Should Your Services be Free?
It's a provocative question to be sure, but one that you may have to face sooner than you imagine. I've just finished reading Chris Anderson's new book Free:The Future of a Radical Price. Chris Anderson is the editor of Wired magazine and the author of another very influential best seller The Long Tail about the market potential of very niche products in the internet age.
In Free, Anderson argues that the rapidly falling cost of internet based products and services is having a major impact on business models in general and pricing in particular. While this is easy to see in the world of search or data storage, how does “free” impact professional services? By my reading, there are two key impacts.
First, “information wants to be free,” as Anderson aptly observes. What once was knowledge “closely held” by professionals is now a Google search away. From health care to technology, the information barriers are coming down.
Second, professional services is becoming more automated. Many tasks once performed by professionals are now available in self-service form. From crowd sourcing to online services, there are rapidly emerging alternatives to traditional professional services.
So where does this leave the professional services firm? Well, with threats come opportunities. The same forces that are eroding the knowledge gap are providing firms new opportunities to become thought leaders and reach a global audience. A single partner with passion and a keyboard can build a global following. By making information widely available (i.e., free), a firm can quickly build its reputation and visibility. And those traits, my friends, are the basis of a formidable brand.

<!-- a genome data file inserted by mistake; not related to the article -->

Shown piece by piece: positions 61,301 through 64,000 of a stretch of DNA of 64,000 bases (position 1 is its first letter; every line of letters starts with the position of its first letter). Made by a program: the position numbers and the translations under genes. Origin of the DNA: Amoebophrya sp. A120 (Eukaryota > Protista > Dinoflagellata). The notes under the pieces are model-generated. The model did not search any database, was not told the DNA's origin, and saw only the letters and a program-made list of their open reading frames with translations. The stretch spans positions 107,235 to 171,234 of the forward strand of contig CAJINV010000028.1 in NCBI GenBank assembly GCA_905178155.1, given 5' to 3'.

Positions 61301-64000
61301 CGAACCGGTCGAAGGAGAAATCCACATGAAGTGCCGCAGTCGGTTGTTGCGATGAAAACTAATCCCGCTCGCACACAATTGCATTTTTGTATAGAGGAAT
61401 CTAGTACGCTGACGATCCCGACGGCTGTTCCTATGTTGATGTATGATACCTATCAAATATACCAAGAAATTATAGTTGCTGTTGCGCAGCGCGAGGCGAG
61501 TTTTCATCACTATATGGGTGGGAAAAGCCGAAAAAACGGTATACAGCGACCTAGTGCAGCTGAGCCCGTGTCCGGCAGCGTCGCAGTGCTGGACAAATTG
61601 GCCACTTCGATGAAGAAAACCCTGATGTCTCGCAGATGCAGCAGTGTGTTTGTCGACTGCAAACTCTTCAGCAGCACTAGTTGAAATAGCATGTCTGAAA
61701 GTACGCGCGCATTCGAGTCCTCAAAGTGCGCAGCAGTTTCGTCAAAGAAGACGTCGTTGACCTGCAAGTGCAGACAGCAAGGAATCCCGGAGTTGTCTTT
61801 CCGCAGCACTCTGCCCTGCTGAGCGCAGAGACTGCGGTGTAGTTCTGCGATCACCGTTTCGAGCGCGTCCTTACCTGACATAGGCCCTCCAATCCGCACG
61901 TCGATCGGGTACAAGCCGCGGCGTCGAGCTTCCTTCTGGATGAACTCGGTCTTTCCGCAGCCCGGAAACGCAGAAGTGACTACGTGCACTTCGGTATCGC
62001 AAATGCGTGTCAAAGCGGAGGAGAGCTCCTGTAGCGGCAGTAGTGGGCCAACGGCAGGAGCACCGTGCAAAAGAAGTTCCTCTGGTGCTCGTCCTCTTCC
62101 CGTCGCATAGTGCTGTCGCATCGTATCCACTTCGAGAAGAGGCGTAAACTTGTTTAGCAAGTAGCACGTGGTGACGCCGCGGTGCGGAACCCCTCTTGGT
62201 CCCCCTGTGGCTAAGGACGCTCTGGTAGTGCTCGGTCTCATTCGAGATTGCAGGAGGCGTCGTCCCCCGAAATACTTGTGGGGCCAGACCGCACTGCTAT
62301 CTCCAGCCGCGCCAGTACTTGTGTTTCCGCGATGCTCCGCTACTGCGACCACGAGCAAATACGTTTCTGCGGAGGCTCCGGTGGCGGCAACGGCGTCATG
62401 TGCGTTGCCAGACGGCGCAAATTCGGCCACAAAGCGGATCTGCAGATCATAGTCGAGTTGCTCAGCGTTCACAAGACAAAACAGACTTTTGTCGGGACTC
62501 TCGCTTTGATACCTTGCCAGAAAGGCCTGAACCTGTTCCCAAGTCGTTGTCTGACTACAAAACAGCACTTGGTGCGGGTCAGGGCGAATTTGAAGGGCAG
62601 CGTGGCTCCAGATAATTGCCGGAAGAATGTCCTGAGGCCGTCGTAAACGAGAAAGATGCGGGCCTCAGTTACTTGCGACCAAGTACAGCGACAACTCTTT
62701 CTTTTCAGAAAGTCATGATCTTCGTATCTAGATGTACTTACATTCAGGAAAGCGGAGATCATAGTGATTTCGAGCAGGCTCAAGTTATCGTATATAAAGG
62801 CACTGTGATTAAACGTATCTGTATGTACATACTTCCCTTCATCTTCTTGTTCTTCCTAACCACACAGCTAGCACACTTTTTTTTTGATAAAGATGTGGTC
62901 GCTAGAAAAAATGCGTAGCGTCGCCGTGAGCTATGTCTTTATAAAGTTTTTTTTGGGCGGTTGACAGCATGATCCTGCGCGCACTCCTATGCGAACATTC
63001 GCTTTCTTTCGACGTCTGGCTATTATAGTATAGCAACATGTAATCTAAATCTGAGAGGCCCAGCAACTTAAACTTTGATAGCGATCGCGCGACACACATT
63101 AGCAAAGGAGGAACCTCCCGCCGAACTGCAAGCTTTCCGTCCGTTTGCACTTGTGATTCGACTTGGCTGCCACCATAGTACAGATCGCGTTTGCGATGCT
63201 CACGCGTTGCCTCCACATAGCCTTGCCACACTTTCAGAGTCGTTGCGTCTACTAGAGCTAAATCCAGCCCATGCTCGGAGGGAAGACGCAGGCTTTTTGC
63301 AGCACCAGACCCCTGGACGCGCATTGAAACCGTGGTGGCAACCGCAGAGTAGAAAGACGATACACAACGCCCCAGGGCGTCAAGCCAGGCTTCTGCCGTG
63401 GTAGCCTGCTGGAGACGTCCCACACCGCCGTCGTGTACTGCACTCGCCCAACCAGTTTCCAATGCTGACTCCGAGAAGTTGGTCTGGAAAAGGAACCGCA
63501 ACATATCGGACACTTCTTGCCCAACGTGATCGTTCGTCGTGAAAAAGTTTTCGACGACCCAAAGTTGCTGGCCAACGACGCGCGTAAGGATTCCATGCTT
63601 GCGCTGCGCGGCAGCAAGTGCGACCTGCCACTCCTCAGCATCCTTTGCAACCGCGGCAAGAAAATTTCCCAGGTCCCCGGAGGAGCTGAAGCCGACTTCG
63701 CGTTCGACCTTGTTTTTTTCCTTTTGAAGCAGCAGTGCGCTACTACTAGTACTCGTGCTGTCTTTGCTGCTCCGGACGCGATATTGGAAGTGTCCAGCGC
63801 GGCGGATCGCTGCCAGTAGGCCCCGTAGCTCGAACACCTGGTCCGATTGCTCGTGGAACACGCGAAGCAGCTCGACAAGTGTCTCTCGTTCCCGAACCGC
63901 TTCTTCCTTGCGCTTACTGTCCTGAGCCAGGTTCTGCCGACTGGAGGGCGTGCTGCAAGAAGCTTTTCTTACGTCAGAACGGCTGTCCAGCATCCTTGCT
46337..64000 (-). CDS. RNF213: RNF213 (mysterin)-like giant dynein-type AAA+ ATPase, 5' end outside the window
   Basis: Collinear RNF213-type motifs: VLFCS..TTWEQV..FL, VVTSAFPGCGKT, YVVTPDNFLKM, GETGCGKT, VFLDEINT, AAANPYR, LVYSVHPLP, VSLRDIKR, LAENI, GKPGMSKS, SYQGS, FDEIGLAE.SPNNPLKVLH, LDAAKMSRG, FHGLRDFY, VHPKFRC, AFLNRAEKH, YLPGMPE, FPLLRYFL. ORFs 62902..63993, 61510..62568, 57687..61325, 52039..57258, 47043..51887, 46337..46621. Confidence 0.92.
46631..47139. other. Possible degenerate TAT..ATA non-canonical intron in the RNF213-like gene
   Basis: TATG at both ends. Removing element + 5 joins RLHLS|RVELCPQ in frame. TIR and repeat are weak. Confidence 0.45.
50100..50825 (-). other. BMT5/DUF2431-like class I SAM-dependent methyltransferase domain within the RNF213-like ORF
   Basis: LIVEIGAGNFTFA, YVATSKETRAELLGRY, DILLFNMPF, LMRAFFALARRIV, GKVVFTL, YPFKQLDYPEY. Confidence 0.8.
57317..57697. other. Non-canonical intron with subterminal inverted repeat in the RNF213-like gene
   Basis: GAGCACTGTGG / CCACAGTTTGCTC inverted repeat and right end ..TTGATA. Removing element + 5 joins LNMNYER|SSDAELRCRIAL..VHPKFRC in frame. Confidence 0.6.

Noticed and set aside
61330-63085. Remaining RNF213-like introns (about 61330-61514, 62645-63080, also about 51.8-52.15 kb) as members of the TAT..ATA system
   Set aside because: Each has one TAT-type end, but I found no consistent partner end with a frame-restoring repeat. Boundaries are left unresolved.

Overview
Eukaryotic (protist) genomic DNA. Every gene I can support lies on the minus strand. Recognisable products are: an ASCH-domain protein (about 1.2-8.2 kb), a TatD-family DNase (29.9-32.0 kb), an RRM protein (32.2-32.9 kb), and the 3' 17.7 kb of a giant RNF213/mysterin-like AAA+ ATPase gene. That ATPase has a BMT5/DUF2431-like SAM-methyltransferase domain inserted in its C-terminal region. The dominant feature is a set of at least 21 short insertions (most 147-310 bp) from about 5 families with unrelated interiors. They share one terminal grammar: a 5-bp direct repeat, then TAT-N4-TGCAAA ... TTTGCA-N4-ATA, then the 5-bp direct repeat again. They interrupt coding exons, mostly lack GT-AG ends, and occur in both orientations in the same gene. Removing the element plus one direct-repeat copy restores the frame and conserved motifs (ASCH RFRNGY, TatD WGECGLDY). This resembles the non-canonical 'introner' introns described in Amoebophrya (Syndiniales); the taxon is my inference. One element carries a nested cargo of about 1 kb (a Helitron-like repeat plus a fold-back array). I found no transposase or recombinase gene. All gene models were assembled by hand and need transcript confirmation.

The automation of services can also be a blessing for your firm. Automation can allow you to service clients on a scale never before possible — with unparalleled consistency in quality.
This brings me back to the pricing model. According to one traditional school of thought, a professional should never give away his or her services. This would dilute the value of a professional's services. The opposing school of thought argues that by giving away a limited amount of information and services you demonstrate your expertise and build visibility and trust. Anderson's thesis would clearly support the latter. Where do you stand?
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